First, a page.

The fear of low self esteem has fed a lot of well-meaning but completely misguided efforts in improving self esteem. After all, many people fear that some acts of violence, like bullying, result from low self esteem, or from an exploitation of other people’s low perception of their own worth.
This doesn’t mean, however, that all efforts to improve self esteem are worthless. With enough effort and support from other people, something as enduring as a person’s conception of their worth as people can be slowly changed and improved. It is important to recognize that the process of trying to improve self esteem is one that will take time and effort, and that any haphazard or half-hearted effort towards that effect can even worsen a person’s self perception.
It is important to recognize that self esteem, to begin with, is not the same as self confidence. While self confidence is more forward-looking, like a consideration of a person’s ability to do well in a future activity, self esteem is a person’s long-term perception of their worth. Integral to good self esteem is self-love, self-appreciation, and recognition of both one’s flaws and gifts. Low self esteem can contribute to one’s low levels of confidence.
This means that someone who thinks he or she will be unable to fulfil a particular task does not necessarily have low self esteem. This is because low self esteem is a wholly-conceived personality and self-perception. There are a couple of symptoms of low self esteem, not limited to taking one’s self for granted, thinking one does not deserve the love and affection showered on them, having terrible self-image, and imposing impossible standards on one’s self and then punishing one’s self heavily for not meeting them.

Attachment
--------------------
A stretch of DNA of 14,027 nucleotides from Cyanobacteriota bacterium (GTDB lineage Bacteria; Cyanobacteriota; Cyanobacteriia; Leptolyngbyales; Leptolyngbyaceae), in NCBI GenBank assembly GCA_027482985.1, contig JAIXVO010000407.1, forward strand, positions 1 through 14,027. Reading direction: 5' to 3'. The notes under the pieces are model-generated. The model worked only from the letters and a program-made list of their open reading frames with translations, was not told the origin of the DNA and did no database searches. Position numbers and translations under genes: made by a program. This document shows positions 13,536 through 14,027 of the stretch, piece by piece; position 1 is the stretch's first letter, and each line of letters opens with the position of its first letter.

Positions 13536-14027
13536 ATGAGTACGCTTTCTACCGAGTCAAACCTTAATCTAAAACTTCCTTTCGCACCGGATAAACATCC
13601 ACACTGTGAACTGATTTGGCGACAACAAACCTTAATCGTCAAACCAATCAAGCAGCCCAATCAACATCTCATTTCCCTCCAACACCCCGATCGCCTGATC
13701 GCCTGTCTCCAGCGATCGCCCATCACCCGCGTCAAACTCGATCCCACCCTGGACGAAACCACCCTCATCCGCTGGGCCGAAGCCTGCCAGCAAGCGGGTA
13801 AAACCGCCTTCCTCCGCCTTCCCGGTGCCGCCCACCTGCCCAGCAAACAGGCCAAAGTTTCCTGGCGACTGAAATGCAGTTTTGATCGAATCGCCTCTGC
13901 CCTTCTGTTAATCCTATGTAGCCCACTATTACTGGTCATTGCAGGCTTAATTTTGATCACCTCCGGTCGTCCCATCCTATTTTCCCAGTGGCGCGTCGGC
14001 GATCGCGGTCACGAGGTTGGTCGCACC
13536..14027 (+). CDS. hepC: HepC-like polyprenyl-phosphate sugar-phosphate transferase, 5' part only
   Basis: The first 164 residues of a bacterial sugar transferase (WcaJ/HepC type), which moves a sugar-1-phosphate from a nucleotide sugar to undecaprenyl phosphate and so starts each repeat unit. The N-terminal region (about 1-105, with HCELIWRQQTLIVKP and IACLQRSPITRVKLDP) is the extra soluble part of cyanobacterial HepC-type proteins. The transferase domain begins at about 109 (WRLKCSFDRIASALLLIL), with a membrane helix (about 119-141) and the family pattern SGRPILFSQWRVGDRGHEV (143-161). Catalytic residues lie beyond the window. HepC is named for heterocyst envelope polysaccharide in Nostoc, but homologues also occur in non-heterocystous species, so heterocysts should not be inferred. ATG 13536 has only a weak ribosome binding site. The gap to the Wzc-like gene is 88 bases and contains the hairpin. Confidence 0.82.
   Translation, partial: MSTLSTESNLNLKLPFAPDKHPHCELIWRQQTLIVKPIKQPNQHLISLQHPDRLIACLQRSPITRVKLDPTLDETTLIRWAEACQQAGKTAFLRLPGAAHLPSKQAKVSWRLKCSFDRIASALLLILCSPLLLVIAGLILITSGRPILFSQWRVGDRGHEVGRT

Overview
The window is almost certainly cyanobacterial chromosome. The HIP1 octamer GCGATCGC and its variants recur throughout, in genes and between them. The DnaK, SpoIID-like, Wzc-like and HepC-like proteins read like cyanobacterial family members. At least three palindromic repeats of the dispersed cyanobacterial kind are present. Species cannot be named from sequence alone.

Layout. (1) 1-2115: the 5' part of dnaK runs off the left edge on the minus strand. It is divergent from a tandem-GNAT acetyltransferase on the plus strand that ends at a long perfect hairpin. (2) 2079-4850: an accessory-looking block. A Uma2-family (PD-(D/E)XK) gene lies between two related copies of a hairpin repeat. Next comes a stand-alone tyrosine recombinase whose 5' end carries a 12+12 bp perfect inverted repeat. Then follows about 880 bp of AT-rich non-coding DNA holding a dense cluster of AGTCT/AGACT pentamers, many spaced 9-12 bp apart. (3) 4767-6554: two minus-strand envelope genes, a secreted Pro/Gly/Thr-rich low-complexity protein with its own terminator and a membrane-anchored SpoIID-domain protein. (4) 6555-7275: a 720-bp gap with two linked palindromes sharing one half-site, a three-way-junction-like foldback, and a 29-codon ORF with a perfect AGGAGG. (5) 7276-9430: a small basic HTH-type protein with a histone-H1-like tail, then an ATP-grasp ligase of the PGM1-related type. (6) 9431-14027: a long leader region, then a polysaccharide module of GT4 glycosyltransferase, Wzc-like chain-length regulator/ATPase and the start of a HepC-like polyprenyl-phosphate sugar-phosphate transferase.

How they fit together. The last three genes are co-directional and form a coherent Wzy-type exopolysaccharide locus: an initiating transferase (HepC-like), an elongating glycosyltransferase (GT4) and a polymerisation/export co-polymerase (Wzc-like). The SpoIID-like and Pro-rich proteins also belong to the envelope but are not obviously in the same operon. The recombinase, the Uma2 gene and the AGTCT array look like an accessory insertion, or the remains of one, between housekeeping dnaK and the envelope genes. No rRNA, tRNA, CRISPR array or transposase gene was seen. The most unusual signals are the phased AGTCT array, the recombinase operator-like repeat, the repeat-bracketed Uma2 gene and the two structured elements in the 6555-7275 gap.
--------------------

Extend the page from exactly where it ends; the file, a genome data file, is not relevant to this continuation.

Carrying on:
In order to improve self esteem successfully, recognize that you may need help in the process, and that seeking help is not a sign of failure. In fact, psychiatrists are trained specifically to help move you away from your negative feelings and perceptions about yourself. With their help, you will be able to re-evaluate how you view yourself in the context of your daily activities and your social interactions.
Do not succumb to the temptation to eat too little or eat too much as a result of poor self-image. Recognize that by taking care of yourself, you’ll begin to appreciate better how you look, and that, at the end of the day, your opinion on how you look is the only one that matters. Eat healthier, work out more, and sleep in once in a while.
Work hard, and take credit for the good work that you do. You do not need other people to appreciate the hard work you’ve put in; realize that with or without the recognition of other people, you deserve a pat on the back for the work you know you’ve put in.
Put your needs before other people’s needs. This does not mean that you are thinking only of yourself as though you were selfish. Rather, by satisfying your own needs first, you are able to better help other people out. This is because you recognize that you are worth as much trouble as they are, too. This will also help prevent other people from taking advantage of you, because you know that you respect yourself as well.
At the end of the day, improving self esteem need not be a losing battle. It all begins by recognizing that you can improve your esteem, that you can get help, and that you can make conscious decisions daily to make you realize your own worth as a person.